Rajko Balantič from Županje Njive makes shepherd’s capes from linden bark, the kind that herdsmen on the Alpine pasture of Velika Planina used to make to protect themselves from rain. Today, these rain capes are used for demonstrations at different tourist events and folklore festivals. Twenty years ago, Rajko and his mother decided to bring capes made with this fascinating material back to life, and thus joined in the effort to maintain and promote the herdsmen’s legacy. Every year, Rajko makes one or two “pwajš”, capes using the bark of young linden trees.
The Balantič family passed on their knowledge to other local shepherd cape makers: Franc Pestotnik, Andrej Prešeren, and others. Through the Planšar cultural society, they have forged strong collaborations with Austrian tourist societies. Rajko Balantič was also featured in a TV news story for the Austrian national public broadcaster ORF.
who used to graze herds for the local farmers. Shepherds in this area would make special capes back then, so-called “pwajš” – capes made of scrubbed linden bark. They served as excellent protection from rain, with raindrops just slipping down the long woody fibres. Some of these rain capes were preserved and used for the promotion of shepherding heritage by the (now former) Planšar cultural society, where Rajko Balantič was an active member. But as they were made from natural materials the capes wore out and the group needed new ones to present itself in various events. So in 2005, Rajko and his mother made their first rain capes and revived the dying tradition, which Rajko still passes on to others.
Today, shepherd’s capes made of linden bark are part of cultural heritage and protected by different institutions (Peskar Museum, Kamnik Intermunicipal Museum) and individuals who still possess the knowledge related to linden bark processing and its many uses. The shepherd’s costume, which consists of “pwajš”, wooden clogs, and a wide-brim hat, is a popular feature in tourist and folklore demonstrations in Kamnik and the town’s wider surroundings. Today, it has lost its original function, because modern synthetic raincoats do the job far better as they don’t get heavy with rain. Rajko says that scrubbed and dry bark is a highly durable material that was used by wine growers to tie vines to stakes, but it probably also has many other uses that we have yet to explore. As for Rajko, he has a personal relationship with this nearly extinct tradition and enjoys making things, so he uses his free time to keep this fascinating heritage alive.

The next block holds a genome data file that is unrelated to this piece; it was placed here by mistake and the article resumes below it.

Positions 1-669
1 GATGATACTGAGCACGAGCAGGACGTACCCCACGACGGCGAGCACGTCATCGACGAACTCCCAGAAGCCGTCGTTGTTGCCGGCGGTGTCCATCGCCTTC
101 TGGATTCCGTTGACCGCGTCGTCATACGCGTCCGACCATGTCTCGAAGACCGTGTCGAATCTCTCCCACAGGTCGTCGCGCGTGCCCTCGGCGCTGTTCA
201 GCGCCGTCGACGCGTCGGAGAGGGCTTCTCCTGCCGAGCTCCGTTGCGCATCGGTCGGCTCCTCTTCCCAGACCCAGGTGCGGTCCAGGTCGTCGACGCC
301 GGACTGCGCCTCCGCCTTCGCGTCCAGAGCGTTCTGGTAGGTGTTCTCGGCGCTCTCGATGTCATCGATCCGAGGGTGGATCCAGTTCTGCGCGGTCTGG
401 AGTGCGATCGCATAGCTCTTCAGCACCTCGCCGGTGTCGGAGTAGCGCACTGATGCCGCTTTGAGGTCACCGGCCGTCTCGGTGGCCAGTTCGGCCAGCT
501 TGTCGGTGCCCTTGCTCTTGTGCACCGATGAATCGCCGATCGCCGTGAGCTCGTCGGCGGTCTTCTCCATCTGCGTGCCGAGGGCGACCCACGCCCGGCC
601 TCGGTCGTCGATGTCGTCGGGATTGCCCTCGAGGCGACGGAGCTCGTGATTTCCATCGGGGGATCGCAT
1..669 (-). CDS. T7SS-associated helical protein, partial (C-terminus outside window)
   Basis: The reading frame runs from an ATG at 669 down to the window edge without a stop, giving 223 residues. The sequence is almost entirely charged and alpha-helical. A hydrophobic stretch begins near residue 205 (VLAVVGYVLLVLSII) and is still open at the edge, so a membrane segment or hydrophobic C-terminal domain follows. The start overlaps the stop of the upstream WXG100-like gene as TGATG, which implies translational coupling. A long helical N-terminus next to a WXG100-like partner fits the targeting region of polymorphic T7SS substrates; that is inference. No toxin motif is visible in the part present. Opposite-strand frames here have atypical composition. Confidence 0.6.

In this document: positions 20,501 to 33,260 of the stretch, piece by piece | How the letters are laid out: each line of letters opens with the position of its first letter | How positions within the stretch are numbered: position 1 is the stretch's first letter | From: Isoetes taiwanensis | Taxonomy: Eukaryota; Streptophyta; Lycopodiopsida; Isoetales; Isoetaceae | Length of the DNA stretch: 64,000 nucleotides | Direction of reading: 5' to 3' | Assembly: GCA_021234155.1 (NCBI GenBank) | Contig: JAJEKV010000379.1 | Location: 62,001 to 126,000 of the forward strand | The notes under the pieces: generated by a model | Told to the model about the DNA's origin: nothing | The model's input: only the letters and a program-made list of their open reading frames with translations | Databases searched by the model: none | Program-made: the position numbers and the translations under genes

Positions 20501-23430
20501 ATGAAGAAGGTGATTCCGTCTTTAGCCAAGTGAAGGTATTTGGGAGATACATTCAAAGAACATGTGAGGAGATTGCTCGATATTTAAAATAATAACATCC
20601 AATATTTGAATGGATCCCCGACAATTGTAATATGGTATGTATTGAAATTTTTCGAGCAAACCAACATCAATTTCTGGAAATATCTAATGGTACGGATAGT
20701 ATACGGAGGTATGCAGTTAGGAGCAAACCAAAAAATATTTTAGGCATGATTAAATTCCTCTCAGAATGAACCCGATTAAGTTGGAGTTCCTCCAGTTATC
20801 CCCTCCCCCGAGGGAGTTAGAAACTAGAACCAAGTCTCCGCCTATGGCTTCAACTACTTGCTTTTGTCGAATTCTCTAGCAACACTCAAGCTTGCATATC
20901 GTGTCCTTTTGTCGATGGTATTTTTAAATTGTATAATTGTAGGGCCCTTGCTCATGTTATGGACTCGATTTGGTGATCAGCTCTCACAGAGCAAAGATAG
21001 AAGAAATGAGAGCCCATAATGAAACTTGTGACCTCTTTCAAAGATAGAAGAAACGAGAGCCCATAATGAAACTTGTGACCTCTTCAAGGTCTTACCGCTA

The key is to cut the tree down at the right time, when sap runs just beneath the bark, which is around 20 May. Bark is a natural material that can only be harvested at a specific time, so “it’s a lottery; if you’re late, you’ll wait another year”. When he has been given permission by the owners to cut the trees, he saws them to 2.5 metres long pieces and debarks them with his drawknife. This is to make transport home easier. Then he folds the bark into a barrel and soaks it in water for three months. The bark partly disintegrates, i.e. it is “retted” in water. In the past, people would accelerate the process by adding manure to the water. He checks progress in August and, if necessary, soaks them some more. Then he separates the inner bark and makes strips, which he cleans thoroughly under running water. He repeats the process three to four times until the bark is no longer slimy and its texture resembles paper. He dries the strips in the sun, then bundles and “strings” them on the collar of the cape using a nylon cord to tie them up. The width of the cape is determined by how much material he has at hand, and the length is adjusted to the wearer. His wife Maria lends a hand with the final steps.
Rajko Balantič works with linden bark exclusively to make shepherd’s capes. He usually makes one or two in a year, but none if he can’t get his hands on good bark. He only works for patient clients, including folklore groups.